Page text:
Want to continue reading?
Please provide your details to gain access to our blog content
This week is Mental Health Awareness Week, and as part of this, our Inclusion and Engagement Partner, Razan Abdelgadir, shines a light on the importance of mental health and some of the practical actions we can all take to drive the important and necessary conversations about mental health both at home and in the workplace.
What is Mental Health Awareness Week?
Mental Health Awareness Week is an annual event hosted by the Mental Health Foundation (MHF), the UK’s leading charity for mental health. This year’s theme is nature, and the event is an opportunity for us all to raise awareness and reduce the stigma that still surrounds mental health.
We are beginning to see a shift in our perception because of the readily available access to information, support, and the catalyst of social media. However, to truly see change, we must become more educated and get comfortable with ‘being uncomfortable’ to start the conversations that need to, and must, happen around mental health.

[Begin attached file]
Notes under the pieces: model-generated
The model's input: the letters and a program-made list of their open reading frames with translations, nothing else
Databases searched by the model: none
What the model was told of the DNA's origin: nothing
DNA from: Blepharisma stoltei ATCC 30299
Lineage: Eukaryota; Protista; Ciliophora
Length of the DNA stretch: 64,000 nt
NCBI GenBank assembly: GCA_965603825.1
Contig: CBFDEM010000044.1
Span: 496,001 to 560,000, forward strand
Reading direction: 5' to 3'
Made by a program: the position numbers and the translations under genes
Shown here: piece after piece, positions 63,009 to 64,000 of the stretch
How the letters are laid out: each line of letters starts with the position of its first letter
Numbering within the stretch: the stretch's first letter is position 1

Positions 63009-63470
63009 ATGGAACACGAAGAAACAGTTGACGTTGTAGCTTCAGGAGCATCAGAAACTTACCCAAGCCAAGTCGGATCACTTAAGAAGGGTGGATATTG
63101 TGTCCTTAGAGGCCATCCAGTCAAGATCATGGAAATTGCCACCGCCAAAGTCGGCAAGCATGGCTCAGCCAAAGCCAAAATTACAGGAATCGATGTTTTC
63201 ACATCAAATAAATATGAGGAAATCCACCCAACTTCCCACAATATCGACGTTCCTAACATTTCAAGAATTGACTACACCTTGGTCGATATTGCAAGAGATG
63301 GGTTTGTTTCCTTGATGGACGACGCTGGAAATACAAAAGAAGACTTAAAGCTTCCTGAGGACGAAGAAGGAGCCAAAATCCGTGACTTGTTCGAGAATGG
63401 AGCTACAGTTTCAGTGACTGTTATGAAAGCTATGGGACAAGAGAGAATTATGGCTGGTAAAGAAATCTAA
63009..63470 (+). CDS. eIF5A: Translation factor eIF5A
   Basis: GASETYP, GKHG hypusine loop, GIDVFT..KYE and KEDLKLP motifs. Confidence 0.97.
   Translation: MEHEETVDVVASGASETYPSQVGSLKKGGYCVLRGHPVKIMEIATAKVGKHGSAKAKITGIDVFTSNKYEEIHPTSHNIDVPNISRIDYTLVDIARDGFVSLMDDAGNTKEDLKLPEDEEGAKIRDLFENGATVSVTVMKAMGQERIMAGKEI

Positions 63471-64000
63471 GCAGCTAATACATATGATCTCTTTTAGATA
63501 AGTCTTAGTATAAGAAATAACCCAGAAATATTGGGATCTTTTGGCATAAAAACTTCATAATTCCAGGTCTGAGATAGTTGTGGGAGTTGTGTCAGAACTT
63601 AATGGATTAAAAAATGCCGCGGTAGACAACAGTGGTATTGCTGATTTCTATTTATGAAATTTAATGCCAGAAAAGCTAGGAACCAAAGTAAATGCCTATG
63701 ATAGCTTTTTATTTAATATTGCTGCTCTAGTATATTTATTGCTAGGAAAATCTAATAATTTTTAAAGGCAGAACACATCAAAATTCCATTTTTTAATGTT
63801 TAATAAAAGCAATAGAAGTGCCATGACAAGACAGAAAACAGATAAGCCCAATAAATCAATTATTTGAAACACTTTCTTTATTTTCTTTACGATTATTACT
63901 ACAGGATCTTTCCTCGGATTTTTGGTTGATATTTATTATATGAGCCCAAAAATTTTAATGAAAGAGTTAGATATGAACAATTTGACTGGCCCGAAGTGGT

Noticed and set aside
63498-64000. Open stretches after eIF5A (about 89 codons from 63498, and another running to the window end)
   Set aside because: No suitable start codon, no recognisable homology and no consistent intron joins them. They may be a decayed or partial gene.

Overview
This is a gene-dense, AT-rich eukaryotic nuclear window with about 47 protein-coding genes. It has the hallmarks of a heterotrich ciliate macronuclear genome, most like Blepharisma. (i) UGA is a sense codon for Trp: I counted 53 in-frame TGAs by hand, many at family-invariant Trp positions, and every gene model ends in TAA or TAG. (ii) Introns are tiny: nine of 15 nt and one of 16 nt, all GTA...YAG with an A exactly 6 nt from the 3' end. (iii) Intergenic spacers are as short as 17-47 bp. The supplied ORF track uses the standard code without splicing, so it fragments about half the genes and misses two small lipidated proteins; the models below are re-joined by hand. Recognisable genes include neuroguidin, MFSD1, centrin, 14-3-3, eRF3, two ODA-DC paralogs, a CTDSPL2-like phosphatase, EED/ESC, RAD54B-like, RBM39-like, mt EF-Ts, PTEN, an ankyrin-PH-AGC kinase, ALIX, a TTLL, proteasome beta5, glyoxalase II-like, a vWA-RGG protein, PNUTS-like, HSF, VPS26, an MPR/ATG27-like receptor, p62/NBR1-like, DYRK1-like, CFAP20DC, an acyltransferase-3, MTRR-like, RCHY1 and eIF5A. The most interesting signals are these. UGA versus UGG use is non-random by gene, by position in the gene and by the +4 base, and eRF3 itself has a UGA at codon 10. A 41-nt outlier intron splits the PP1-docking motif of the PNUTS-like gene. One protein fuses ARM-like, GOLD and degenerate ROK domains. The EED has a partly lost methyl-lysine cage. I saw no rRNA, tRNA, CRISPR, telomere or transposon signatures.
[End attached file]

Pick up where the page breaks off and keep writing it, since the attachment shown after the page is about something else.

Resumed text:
Why is mental health important?
Poor mental health is becoming more and more prominent, especially in the workplace. Like physical health, we must prioritise and work proactively to maintain our mental health in our personal and professional lives.
The Mental Health Foundation states that mental health problems are a growing public health concern (1) and are the leading cause of sickness absence (2).
It is so important that we understand that mental health affects everyone in different ways. It can be impacted and fluctuate through change, life events, and often when we least expect it. Having awareness will allow us to become more in tune with our emotions and will help us to learn how we can positively impact and support our own mental health and others.
What are some of your tips on how to maintain good mental health?
Although mental health is invisible, there are many proactive steps you can take to maintain, support, and promote good mental health and well-being, both in your personal and professional life.
The last 12 months have seen many of us forced to work from home and have resulted in blurred lines between home and work, often impacting our work-life balance.